As Ugandan journalists prepare to cover presidential elections on February 18 amid political tensions and security concerns, uncertainty and fear are on the minds of reporters. That’s particularly so after a year in which 52 press freedom abuses–ranging from physical and verbal intimidation to state censorship and murder–were recorded, according reports by Ugandan press freedom group Human Rights Network of Journalists (HRNJ-Uganda). Journalists Arafat Nzito and Eddie Frank are suffering lasting effects of 2010 harassment.
On November 3, 2010, four armed men kidnapped Nzito, a 23-year old Radio Simba reporter who covered crime and occasionally opposition parties, and threw him into a pickup truck with tinted windows. “I spent 10 days locked in a dark room with my hands and legs handcuffed and remained on the floor. I was not given any real meals or food. The army men would come and scare me in the night,” he told CPJ. Assailants using the same truck eventually dumped Nzito outside the capital, Kampala, according to local journalists. His release came a day after HRNJ-Uganda filed a habeas corpus in court compelling the army commander, the attorney general, and the head of a security agency to produce the journalist. HRNJ-Uganda said its investigations determined that the journalist had been in the custody of Uganda’s Joint Anti-Terrorism Task Force.
Nzito told CPJ he frequently experiences nightmares now. “I have been dreaming about dark rooms, beatings and being held at gunpoint,” he said, adding “I am just scared for my life, and I can’t communicate, work or move freely.” Nzito’s ordeal forced him to move in with his family and take a pay cut, just to have the flexibility of leaving the station before it gets dark outside. In our phone conversation he mentioned that he still receive phone threats. “I should watch my movements, steps, actions, and stop receiving international calls,” Nzito recalled one caller telling him.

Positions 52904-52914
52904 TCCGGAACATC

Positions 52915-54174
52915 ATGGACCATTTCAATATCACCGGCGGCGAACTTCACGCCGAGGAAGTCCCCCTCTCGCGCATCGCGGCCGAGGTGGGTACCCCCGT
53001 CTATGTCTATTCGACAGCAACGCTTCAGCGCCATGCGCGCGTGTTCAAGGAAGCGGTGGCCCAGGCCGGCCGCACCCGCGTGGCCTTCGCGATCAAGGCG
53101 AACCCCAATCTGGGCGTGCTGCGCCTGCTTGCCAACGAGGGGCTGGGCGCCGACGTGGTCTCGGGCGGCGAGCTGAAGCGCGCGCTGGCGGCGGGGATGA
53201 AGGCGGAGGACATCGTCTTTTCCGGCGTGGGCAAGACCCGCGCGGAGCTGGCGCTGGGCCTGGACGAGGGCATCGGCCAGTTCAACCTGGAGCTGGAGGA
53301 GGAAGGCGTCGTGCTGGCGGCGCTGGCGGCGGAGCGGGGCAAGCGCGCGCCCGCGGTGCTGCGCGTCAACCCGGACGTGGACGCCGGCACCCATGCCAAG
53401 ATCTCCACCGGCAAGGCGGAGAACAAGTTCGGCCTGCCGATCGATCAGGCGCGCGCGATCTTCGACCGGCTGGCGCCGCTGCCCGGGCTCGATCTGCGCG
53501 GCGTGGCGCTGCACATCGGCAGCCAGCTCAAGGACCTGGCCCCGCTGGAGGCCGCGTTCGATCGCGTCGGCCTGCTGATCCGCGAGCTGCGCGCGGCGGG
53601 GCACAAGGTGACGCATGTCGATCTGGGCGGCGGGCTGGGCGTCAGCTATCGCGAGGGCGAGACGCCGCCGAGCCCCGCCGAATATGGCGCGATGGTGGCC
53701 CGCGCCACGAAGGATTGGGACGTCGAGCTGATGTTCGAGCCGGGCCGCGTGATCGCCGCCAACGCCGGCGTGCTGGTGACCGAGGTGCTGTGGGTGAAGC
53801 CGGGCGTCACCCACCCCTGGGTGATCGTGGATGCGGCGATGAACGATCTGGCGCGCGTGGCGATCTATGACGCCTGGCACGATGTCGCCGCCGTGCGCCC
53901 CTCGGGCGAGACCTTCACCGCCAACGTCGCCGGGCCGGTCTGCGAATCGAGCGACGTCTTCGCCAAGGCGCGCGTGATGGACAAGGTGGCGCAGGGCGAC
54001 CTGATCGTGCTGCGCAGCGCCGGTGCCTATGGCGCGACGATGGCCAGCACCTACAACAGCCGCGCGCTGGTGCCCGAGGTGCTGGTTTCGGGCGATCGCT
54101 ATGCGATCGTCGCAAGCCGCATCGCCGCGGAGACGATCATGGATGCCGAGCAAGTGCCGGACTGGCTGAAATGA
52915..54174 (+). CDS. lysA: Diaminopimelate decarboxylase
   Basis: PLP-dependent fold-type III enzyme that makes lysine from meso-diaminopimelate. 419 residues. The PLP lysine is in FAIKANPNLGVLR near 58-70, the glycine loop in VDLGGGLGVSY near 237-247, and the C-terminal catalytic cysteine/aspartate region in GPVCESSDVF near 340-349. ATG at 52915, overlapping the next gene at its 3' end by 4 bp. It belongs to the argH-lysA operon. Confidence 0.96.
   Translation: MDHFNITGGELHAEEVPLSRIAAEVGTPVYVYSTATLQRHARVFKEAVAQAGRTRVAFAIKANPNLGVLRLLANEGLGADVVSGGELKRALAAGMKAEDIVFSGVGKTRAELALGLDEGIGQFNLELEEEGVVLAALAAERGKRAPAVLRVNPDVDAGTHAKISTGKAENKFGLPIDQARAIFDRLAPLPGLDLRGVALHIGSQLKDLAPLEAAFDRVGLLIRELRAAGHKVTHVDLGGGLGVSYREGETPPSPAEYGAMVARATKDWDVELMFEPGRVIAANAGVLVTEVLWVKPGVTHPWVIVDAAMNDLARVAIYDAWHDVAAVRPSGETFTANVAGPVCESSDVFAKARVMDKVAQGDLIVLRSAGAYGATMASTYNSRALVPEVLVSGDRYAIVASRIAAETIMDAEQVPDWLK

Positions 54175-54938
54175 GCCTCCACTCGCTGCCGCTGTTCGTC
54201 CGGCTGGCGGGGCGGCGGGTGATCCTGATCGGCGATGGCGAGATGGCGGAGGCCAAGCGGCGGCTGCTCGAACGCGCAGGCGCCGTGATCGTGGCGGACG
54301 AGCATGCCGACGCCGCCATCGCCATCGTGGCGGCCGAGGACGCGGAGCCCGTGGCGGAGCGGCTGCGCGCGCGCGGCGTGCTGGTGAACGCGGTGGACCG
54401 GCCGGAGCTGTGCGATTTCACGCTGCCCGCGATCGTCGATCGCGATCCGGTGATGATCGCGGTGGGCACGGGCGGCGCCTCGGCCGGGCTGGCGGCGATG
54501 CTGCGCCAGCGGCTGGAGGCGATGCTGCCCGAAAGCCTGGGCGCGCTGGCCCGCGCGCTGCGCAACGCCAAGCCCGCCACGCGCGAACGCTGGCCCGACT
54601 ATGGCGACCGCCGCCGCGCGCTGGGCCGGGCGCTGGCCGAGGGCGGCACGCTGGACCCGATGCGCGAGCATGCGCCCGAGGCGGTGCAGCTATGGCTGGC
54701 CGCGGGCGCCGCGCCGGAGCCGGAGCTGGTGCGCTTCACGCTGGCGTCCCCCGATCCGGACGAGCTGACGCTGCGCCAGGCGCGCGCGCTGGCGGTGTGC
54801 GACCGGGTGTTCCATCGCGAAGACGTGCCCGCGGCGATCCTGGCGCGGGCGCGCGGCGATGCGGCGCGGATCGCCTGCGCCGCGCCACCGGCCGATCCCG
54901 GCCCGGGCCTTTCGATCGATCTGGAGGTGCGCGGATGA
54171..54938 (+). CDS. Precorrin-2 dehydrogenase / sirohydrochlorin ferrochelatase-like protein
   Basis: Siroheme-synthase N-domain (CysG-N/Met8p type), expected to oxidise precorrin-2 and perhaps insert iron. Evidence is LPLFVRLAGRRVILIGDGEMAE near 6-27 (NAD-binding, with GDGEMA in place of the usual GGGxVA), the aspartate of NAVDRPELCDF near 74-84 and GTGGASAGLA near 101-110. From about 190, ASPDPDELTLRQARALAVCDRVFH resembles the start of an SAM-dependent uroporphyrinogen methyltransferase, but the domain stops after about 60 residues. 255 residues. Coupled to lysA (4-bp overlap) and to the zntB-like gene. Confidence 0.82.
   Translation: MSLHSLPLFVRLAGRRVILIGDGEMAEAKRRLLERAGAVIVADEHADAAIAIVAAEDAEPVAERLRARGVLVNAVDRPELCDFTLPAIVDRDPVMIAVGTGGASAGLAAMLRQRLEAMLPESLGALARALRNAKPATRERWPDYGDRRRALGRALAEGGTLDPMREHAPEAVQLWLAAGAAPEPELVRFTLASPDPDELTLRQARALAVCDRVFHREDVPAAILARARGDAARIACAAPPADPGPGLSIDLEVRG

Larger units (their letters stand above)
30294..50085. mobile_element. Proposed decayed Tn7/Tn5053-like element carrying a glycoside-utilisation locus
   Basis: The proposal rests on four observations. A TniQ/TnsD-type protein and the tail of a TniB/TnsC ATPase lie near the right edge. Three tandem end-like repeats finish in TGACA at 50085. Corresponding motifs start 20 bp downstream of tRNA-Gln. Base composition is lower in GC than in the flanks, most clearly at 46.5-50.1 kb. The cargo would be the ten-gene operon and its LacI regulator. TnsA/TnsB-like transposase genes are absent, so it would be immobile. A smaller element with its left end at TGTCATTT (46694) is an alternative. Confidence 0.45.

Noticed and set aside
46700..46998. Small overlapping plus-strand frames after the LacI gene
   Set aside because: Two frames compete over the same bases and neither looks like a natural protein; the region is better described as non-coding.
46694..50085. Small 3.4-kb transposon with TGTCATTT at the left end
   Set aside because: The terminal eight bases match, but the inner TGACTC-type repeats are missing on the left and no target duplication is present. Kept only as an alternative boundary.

Frank, a reporter with the U.S.-based online station Radio Free Buganda, suffered a similar misfortune in August 2010 after covering the 17th anniversary of the coronation of Ronald Muwenda Mutebi II, the ruler of Uganda’s most powerful traditional kingdom representing the Baganda, the country’s largest ethnic group. Tensions between the government and the increasing assertion of the kingdom in political affairs ahead of the elections had led to outbreaks of deadly violence and the state’s closure of the kingdom’s broadcast newtwork, the Central Broadcasting Service. In response to the censorship, the founder of Radio Free Buganda, Boston-based Ugandan-American Robert Kabuye, assigned Frank to cover the royal celebrations for the Ugandan diaspora. “It was my pleasure to do it,” Frank recalled, adding that “it gave the outside world an opportunity to know what is happening on the ground.”
The government was not happy to hear that Radio Free Buganda was broadcasting the festivities. After the local newspapers Ggwanga and Buganda Post published stories about Frank’s live broadcasts, he said he began to receive anonymous phone calls. Then, four men stormed Frank’s home who took away his wireless Internet modem and computer. The next day, men Frank believed to be security agents detained him for six hours, seized his mobile phones, and pressed him to reveal whom he worked with and how much was paid. “I am scared for my life because all of my contacts were in my phones and other crucial information.”
Contacted by CPJ about these accounts, a spokesman of the Office of the Prime Minister of Uganda responded broadly. “Conditions are fair and there hasn’t been any journalist denied access,” said the spokesman, Cris Magoba. “There are no complaints about harassment and the conditions for journalists are truly OK.” He said “the biggest problem we have is self censorship; people have information but won’t tell because of fear.”
Magoba was right: Fear is on the minds of journalists such as Nzito and Frank. “I am not sure what will come the next day, I am thinking at anytime I will be killed or imprisoned again. Why? Because even now I am still receiving phone calls telling me if I don’t stop sending Robert news from Uganda, then I will find myself in danger,” Frank said. “But I cannot quit my work, I love it and I have to go on with my career.”